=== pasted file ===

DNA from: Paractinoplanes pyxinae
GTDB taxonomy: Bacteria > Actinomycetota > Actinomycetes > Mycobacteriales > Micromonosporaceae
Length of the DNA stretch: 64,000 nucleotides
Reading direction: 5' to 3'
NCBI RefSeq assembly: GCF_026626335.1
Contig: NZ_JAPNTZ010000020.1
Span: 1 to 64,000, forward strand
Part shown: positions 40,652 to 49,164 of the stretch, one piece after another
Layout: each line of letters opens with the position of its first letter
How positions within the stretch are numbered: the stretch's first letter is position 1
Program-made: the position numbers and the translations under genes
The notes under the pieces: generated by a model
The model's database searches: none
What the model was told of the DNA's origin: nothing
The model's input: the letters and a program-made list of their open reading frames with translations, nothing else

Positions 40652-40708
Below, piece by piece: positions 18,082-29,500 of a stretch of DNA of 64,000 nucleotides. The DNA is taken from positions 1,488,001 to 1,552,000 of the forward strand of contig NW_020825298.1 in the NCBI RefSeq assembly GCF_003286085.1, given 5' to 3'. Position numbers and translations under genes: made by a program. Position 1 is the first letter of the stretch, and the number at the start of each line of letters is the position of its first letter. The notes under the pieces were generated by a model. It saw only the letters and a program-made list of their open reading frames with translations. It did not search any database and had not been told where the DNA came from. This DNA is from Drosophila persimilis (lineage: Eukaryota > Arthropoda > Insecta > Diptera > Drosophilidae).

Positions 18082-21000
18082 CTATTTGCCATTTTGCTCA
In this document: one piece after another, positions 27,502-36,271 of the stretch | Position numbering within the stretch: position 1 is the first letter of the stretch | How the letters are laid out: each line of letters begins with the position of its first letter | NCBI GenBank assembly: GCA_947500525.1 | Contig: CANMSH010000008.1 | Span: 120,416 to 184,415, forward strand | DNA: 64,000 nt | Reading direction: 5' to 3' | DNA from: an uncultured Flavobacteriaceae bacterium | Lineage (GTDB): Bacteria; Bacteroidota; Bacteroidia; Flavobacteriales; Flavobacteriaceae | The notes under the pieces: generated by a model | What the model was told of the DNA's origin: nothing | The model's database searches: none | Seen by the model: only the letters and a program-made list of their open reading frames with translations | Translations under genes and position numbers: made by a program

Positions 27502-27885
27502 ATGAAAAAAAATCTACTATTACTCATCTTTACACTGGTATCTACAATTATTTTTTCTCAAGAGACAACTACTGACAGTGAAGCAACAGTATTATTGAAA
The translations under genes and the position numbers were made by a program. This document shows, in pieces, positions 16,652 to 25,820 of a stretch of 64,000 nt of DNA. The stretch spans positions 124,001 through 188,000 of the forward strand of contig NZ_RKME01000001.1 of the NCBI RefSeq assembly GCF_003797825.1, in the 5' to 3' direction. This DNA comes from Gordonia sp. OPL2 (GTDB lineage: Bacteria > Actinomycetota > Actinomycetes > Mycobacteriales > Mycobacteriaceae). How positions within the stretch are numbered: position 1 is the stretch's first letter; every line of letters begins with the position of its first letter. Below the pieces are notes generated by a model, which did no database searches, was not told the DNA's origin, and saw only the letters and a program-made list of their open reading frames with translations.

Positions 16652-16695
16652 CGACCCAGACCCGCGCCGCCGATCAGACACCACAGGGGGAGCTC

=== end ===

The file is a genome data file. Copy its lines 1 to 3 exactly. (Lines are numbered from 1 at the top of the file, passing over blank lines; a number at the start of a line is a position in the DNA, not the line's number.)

DNA from: Paractinoplanes pyxinae
GTDB taxonomy: Bacteria > Actinomycetota > Actinomycetes > Mycobacteriales > Micromonosporaceae
Length of the DNA stretch: 64,000 nucleotides